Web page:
Says Thomas a financial advisor at csbgroup.com. In fact, research shows that 30% of a millennials income goes towards their rent.
To get a good view of the bigger picture, it’s important to consider both sides of the debacle. There are those that argue that millennials have increasingly poor spending habits, preferring to spend their money on nights out and holidays than save for a home. Of course, this argument is somewhat feeble, especially when considering the expenses many millennials are lumbered with.
For one, millennials are burdened with high student debt from degrees with low employability prospects. This means they spend many years at university studying for something that won’t pay them back immediately, missing out on an early career.
Subsequent unemployment or low paying part-time employment can follow, and obviously, the property ladder isn’t even close for such people. It’s a trap with a heavy financial cost.
According to research that was conducted by the Urban Institute on the rate of home ownership among millennials, members of this generation that have higher student debt had a decreased chance of owning a home. This makes it very difficult for millennials to procure a home loan, as banks view their student debt as a major risk factor.
Positive Role Model
It seems like having a positive role model plays a role as well because statistics indicate that homeownership rates are higher in millennials whose parents were homeowners than those who weren’t. To the former group, homeownership is a symbol of growth and stability.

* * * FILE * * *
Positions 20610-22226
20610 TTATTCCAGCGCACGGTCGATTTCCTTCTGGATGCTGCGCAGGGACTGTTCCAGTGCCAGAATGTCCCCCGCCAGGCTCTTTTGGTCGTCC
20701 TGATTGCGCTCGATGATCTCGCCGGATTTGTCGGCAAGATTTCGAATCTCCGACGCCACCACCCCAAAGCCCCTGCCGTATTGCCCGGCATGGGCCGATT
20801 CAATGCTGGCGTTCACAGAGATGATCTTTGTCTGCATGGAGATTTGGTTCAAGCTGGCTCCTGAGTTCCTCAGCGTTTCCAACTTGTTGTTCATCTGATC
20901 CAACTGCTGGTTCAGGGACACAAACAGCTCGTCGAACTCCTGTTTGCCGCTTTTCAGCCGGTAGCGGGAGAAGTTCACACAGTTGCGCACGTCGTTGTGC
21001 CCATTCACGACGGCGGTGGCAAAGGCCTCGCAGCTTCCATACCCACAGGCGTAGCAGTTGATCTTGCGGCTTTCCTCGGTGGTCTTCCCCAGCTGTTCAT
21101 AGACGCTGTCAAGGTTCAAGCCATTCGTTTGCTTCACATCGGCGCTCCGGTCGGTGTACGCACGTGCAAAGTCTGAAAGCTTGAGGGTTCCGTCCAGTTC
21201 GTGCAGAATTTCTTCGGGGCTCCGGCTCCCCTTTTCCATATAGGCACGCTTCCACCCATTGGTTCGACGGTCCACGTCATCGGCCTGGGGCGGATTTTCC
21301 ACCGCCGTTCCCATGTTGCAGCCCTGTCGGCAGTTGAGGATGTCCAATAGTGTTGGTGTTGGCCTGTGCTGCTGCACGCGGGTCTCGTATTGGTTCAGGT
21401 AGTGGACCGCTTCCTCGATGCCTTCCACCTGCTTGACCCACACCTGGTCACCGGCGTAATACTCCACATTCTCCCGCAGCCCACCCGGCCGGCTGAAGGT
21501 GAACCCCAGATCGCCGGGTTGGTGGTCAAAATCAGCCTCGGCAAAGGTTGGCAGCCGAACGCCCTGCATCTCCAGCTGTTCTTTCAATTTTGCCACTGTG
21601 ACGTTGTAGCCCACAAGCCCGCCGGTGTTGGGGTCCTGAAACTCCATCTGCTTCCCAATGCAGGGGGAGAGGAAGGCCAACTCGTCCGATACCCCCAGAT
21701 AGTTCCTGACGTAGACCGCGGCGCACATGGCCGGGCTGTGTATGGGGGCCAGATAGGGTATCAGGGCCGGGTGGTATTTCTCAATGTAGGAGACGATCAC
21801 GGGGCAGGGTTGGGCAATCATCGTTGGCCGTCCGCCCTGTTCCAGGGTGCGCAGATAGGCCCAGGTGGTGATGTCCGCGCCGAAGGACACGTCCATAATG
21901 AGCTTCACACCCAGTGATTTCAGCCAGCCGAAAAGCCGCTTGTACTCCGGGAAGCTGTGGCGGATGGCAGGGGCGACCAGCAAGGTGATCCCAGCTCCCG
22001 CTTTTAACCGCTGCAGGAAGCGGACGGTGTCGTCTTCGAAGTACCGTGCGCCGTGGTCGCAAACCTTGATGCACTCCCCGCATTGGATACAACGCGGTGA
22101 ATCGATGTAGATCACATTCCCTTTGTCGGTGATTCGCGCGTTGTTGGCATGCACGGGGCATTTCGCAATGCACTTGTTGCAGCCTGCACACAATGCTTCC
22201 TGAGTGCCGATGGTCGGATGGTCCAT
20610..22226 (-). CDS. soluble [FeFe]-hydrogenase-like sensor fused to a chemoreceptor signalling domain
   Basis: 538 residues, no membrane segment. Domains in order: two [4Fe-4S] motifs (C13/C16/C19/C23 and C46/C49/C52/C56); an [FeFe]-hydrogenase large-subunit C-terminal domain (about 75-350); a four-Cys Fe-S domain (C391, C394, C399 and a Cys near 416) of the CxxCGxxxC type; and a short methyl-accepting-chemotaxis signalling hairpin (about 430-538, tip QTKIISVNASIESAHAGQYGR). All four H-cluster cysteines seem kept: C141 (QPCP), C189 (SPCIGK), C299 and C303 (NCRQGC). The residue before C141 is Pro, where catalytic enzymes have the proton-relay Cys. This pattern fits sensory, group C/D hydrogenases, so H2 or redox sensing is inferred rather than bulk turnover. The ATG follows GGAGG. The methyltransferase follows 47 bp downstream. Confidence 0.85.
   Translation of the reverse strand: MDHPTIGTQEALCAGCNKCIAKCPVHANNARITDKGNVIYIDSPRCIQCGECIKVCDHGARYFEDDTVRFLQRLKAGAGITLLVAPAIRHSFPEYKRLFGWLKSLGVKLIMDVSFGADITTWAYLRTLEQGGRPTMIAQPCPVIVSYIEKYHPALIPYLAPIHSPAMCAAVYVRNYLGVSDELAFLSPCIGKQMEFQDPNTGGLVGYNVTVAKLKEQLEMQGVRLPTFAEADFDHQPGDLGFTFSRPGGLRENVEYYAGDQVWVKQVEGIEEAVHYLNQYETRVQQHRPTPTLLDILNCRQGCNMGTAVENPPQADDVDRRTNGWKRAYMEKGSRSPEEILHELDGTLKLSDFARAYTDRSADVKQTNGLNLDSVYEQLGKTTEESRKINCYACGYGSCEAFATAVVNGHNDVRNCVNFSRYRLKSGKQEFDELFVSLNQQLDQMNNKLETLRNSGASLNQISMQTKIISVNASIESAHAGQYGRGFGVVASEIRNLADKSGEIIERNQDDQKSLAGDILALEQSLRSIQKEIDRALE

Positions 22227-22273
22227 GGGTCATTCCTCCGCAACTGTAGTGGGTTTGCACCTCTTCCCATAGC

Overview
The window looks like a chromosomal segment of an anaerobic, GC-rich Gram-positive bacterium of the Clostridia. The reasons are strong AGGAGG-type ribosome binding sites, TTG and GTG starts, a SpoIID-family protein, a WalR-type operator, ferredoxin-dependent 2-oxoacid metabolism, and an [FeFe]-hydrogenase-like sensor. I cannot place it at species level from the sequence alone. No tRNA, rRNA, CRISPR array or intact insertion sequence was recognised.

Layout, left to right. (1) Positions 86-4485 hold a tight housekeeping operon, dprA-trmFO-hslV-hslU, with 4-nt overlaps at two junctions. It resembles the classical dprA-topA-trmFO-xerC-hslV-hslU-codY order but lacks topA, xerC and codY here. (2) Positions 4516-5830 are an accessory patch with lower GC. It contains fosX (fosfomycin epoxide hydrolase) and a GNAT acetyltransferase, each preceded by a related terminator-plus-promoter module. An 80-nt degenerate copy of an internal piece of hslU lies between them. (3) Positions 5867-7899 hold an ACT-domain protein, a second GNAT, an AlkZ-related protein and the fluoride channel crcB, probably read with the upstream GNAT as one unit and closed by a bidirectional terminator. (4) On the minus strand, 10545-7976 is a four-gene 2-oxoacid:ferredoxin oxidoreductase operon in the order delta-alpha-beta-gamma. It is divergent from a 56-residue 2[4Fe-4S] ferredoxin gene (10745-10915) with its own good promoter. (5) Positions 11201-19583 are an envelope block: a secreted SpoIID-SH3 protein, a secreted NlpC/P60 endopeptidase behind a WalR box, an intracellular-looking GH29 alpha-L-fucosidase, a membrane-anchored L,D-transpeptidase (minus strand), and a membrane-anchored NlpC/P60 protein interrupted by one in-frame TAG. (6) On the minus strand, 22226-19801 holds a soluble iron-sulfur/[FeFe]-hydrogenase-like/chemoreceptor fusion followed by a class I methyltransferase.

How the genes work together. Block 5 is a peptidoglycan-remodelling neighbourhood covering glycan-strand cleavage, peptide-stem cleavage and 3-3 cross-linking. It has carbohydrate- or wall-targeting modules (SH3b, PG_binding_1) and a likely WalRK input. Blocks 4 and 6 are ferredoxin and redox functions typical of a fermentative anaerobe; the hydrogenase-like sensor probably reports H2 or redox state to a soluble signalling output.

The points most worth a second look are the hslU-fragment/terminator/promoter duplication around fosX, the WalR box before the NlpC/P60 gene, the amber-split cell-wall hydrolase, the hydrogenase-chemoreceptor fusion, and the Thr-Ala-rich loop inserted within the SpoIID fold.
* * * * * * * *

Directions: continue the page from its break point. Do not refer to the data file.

If you’re ever on social media then you’ll have noticed that most millennials prioritize traveling and exploring the world instead of setting down roots. In fact, there is an ever-increasing trend of “van travel” whereby millennials are converting vans into livable homes on wheels in order to travel and live anywhere in the world.
Not only does this fulfill the millennial’s desire to travel, but it provides them with some semblance of a home, thus reducing their aspiration for home ownership.
Increased Home Prices
According to real estate experts, when millennials purchase a home, 25% of their monthly income ends up going straight to household debt, whereas 25 years ago household debt only amounted to 15% of the total household debt.
House prices in the UK are baffling, to say the least. The prices rise so few young adults can afford them, then crash at the expense of the sellers and estate agents. There’s no middle ground here and someone is always ripped off, but nine times out of ten it’s the millennial taking the brunt of the bad luck. Even the lucky few who purchase a house will rarely be happy about how it came to be.